The trident, a gold-plated special warfare insignia wornon the chest of every Navy SEAL, has a long and proud history and is earnedonly after nearly two years of training, which has an attrition rate that canreach the 80 percent mark. The trident is earned, not granted. Constantly beingreminded to live up to the significance of this insignia, none of us ever feltthe chance to rest on our laurels or forget to do well by those who also woreit. Totems like this served to strengthen and inform the narrative of ourisolated community, as was the case for others we were expected to workseamlessly with.
But mine was an ill-informed narrative, though I did notrecognize it as such early in my career. I, and others like me, were living toa “best in class” standard without ever spending substantive time with otherspecial operations units or other teams whose work informed and enabled ourown. My narrative was inwardly focused, myopic, and selfish; while certainlymotivating, it did not align with building collaborative teams and offered noroom for, or even acknowledgment of, other important tribes in ourorganization. Similarly, their narratives had no room for me or my kind.
Yet the Task Force still functioned with our many narratives,with its teams working through the limited bureaucratic highways thatorganizationally connected us.
For generations our model worked. We could function withour many narratives in a twentieth-century world that was complicated but notcomplex.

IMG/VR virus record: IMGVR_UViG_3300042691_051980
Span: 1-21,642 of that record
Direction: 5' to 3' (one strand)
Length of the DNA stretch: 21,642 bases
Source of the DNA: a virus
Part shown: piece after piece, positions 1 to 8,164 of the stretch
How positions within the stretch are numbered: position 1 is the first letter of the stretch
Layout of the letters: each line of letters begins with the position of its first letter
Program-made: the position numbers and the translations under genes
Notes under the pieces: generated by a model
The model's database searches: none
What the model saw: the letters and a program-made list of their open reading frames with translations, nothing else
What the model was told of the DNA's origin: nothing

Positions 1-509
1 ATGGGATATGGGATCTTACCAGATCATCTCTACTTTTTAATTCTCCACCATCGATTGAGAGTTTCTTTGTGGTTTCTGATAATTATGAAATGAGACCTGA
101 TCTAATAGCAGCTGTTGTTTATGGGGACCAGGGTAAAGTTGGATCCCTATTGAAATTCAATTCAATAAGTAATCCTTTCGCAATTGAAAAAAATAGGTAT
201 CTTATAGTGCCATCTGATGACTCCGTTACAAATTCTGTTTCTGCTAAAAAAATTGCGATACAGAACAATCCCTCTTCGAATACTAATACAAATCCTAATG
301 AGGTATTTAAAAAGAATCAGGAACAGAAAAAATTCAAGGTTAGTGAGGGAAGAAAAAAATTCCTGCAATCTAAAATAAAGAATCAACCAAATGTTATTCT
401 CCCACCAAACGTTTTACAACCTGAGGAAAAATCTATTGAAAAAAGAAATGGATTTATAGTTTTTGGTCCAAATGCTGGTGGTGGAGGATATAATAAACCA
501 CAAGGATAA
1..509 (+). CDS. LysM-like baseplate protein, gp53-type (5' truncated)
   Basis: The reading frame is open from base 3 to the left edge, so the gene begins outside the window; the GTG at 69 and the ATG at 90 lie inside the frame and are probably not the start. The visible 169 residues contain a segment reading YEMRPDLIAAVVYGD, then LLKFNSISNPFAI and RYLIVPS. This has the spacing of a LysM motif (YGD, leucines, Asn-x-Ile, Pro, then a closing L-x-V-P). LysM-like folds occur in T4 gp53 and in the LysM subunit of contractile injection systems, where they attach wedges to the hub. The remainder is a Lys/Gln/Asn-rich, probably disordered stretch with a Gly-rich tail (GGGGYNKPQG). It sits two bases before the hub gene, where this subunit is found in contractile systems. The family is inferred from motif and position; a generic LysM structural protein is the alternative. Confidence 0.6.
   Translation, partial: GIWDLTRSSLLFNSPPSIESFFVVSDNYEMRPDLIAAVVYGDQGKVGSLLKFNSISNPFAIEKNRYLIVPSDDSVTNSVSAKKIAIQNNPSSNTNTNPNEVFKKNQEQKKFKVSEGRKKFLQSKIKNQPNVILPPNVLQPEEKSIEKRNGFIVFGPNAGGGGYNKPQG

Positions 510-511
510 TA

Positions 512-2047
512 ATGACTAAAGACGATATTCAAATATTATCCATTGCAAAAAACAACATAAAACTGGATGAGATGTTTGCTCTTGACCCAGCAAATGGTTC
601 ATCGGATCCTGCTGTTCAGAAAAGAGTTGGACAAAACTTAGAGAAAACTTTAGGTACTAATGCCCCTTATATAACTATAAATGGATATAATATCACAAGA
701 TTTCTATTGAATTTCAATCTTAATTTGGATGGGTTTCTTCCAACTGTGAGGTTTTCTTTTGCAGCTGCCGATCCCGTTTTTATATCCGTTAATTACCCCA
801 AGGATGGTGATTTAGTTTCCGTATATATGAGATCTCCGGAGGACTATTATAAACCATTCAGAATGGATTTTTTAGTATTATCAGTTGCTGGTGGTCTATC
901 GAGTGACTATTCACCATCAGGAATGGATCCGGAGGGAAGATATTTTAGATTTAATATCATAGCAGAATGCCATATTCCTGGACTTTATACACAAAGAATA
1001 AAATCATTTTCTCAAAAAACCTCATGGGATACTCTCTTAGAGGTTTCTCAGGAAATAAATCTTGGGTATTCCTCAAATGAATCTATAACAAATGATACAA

But then we encountered a change in the pace andcomplexity of our environment and found in the midst of that change an enemywith a truly unified membership. In contrast to our own individual stories, thenarrative that aligned AQI’s dispersed, unprofessional, and poorly resourcednetwork was exponentially better than any one of ours. It may have been bestsummarized by Ayman Al-Zawahiri—the Egyptian physician-turned-terroristregarded at the time as Osama Bin Laden’s second-in-command of Al Qaeda’sinternational umbrella organization. Following the 2011 death of Bin Laden,Al-Zawahiri, long a leading strategic voice for the organization, has gone onto inherit the executive command of Al Qaeda.
Table of Contents
Foreword General Stanley McChrystal ix
Chapter 1 One Mission 9
Chapter 2 The Hybrid Model 25
Chapter 3 An Aligning Narrative 47
Case Study: Intuit 62
Chapter 4 Interconnection 76
Case Study: Oklahoma Office of Management and Enterprise Services (Omes) 109
Chapter 5 Operating Rhythm 126
Case Study: Under Armour 147
Chapter 6 Decision Space 162
Case Study: Medstar 186
Chapter 7 Liaisons 197
Case Study: Eastdil Secured 221
Appendix: Chief of Staff 251
Most Helpful Customer Reviews